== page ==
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Valerian N. Lewis v. United States of America

UNITED STATES DISTRICT COURT CENTRAL DISTRICT OF ILLINOIS URBANA DIVISION


June 6, 2011

VALERIAN N. LEWIS, PETITIONER
v.
UNITED STATES OF AMERICA RESPONDENT,

The opinion of the court was delivered by: Michael P. McCUSKEY Chief U.S. District Judge

E-FILED

Monday, 06 June, 2011 02:21:49 PM Clerk, U.S. District Court, ILCD

OPINION

On January 11, 2011, Petitioner, Valerian Lewis, filed a pro se Motion to Vacate, Set Aside, or Correct Sentence Pursuant to 28 U.S.C. § 2255 (#1). In addition, on February 23, 2011, the Petitioner filed a Memorandum (#5) in support of his Motion (#1). The government filed a Response to the Petitioner's Motion Pursuant to 28 U.S.C. § 2255 (#6) on March 15, 2011. For the following reasons, Petitioner's Motion to Vacate, Set Aside, or Correct Sentence (#1) is DENIED.

BACKGROUND

In 2007, while on supervised release from a 2002 felony drug conviction, the Petitioner drove from Fort Wayne, Indiana, to Chicago, Illinois, to set up a drug deal with Fidel Sanchez, a government informant. The Petitioner agreed to buy three kilograms of cocaine and receive another three kilograms on consignment. On December 4, the Petitioner drove from Indiana to a Kankakee Hilton hotel to purchase the drugs. When the Petitioner arrived, DEA agents and Illinois police arrested him.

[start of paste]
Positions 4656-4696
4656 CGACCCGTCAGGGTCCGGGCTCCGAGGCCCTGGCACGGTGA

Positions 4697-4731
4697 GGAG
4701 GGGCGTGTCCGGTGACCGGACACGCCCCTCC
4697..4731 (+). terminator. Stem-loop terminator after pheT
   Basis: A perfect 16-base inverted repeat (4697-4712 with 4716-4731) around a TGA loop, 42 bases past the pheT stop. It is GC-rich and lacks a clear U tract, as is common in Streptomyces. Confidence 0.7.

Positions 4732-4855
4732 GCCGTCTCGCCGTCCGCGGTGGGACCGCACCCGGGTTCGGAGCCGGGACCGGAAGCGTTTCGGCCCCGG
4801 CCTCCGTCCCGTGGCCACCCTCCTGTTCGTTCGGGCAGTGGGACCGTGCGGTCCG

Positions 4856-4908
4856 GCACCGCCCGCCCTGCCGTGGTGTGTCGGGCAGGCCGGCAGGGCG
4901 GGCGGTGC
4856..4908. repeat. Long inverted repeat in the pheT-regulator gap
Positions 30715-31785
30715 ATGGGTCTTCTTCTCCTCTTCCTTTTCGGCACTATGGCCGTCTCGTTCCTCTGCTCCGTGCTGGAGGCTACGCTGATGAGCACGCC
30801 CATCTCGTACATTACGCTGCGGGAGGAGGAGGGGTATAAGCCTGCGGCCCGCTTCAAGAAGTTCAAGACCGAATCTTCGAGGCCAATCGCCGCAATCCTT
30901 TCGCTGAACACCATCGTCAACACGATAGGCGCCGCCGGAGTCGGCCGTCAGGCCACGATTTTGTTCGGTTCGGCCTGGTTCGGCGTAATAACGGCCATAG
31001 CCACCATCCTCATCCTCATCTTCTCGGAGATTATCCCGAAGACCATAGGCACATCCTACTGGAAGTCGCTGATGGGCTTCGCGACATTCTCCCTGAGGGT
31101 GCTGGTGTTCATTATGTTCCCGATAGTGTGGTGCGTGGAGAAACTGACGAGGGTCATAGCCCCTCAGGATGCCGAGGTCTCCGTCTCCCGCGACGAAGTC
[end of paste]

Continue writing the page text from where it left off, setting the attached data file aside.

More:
On December 18, 2007, a Grand Jury charged the Petitioner with attempting to possess and distribute 500 grams or more of cocaine with the intent to distribute it in violation of 21 U.S.C. §§ 841(a)(1) & (b)(1)(B)(ii) and 846. Although drug quantity is a sentencing factor, during the final pretrial conference on April 15, 2008, the government asked the Court to allow the jury to determine, through a special jury verdict, whether the Petitioner attempted to possess more than 500 grams but less than five kilograms or five kilograms or more of cocaine. Recognizing that if the jury found the Petitioner guilty of possessing more than five kilograms of cocaine his mandatory minimum would increase from ten to twenty years, the Court gave the Petitioner until April 22, 2008, to object. On April 15, 2008, the government submitted its proposed jury instructions, which included the special verdict form. The Petitioner did not object to the special jury verdict.